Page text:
Reply
avatar
Leftback
admin
August 21, 2015 at 10:41 PM ×

(Yawns, rubs eyes, stretches in the hammock, which was located in sleepy central Maine this week for extended Hammock Time)

Did I miss something? A bit surprised by the action having anticipated another silly rally, but given our August attitude and limited positioning during extended Hammock Time, no harm done here at Falling Knife Capital which now leads >90% of global macro fund train wrecks YTD. Our wait-and-see attitude on the energy complex and EMs has been vindicated, there will eventually be a truckload of value there for Kevlar wearers.

A bit odd not to see a screaming rally in USTs today, more of an equity than a credit event? Given the action in Flamingo stocks (AAPL etc) one assumes that lazy sunbathers have been killed this week. We do seem to have entered the unwind of (Long USD, Long AAPL, short EUR) that some of us talked about for ages earlier in the year and then got bored waiting for.

I can see a case for buying European equities and shorting EURUSD some time on M or Tu this week. EURUSD has overhead resistance close by and Bucky should find his feet fairly soon.

Reply
avatar
peter smith
admin
August 22, 2015 at 12:22 AM ×

https://youtu.be/AYrpROr9Gmk

quite appropriate really

Reply
avatar
Anonymous
admin
August 22, 2015 at 2:09 AM ×

FM,is this you:

http://a.disquscdn.com/uploads/mediaembed/images/2417/2956/original.jpg

Reply
avatar
FunnyMoney
admin
August 22, 2015 at 3:04 AM ×

@washedup 9:56 PM: Sry, that was an imposter (above) :)
@Anon 2:09 AM: LOL no. I actually had a good day today (but only day-trades, too short-term to be of interest here).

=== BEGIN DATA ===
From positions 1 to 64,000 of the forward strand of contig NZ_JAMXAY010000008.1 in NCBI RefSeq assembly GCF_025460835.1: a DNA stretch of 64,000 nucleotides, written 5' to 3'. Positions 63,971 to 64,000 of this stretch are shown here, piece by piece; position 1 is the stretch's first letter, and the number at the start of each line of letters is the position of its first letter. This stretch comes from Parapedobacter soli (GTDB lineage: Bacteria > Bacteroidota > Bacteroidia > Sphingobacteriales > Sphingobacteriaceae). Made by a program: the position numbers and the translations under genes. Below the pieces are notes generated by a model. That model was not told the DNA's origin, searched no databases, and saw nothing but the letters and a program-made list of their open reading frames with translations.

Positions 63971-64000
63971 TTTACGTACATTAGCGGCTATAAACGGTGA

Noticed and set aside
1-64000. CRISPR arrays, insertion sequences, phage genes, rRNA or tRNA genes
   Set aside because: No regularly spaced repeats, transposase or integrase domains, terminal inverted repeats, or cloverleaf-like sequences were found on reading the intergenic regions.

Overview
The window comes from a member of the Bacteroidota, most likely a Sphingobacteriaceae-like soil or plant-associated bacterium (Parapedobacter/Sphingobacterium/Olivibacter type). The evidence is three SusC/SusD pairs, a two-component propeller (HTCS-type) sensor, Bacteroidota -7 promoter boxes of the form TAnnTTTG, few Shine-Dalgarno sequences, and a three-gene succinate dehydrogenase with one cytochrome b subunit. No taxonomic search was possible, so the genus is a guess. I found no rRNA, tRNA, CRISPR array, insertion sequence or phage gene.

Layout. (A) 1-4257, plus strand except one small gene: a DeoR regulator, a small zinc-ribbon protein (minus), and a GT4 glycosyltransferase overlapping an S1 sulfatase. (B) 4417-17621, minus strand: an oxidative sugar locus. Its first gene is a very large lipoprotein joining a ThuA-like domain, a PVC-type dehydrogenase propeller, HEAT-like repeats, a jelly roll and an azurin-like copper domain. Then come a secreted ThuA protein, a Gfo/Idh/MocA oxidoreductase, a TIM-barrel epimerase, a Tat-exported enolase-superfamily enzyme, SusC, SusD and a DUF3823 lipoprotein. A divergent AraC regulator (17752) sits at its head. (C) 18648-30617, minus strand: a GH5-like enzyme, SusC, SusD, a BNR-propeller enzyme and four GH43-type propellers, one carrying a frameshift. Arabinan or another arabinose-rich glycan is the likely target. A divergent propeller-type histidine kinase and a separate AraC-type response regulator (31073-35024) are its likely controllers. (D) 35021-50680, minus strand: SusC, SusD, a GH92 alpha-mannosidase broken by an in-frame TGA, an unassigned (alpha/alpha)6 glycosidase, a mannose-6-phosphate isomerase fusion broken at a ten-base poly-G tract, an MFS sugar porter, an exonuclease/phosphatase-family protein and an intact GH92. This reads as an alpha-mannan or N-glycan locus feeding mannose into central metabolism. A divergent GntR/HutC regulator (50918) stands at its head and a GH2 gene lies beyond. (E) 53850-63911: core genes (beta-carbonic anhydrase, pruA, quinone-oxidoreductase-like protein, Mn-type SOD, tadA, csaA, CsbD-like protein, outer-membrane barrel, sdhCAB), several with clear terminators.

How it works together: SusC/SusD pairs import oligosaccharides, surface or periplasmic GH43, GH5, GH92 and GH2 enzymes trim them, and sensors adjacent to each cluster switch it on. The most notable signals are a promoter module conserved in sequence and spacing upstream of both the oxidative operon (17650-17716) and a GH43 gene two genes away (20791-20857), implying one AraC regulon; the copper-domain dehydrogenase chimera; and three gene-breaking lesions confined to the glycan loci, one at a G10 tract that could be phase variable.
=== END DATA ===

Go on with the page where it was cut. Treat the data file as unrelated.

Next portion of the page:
Right I'm supposed to be on a break from this blog... 'Just when I thought I was out, they pull me back in' :)

PS Left a post on yesterday's thread replying to the various comments in my direction.

Reply
avatar
Mr. T
admin
August 22, 2015 at 3:11 AM ×

...almost felt like its some HF feedback loop smashing into super low liquidity. The narrative a week from now is regulations etc @ 2100. Wouldn't that be a nice end to the summer.

Reply
avatar
Winginit
admin
August 22, 2015 at 10:09 AM ×

This got a whole lot worse than I first thought. Winginit’s symbolic long hasn’t hurt much but emotionally gave a ride. It is going to be exciting to see how this opens up on Monday.

EURUSD almost at 1,14 you got to wonder how that's going to be digested.

I am personally hoping for stabilizing markets and perhaps an opportunity to actually buy equities near term for a nice little bounce.

Reply
avatar
abee crombie
admin
August 22, 2015 at 1:24 PM ×

Regarding the hft feedback loop Mr t , you are correct but that is also a symptom on not enough buy programs in the market. Like in hy, equities just hit and air pocket.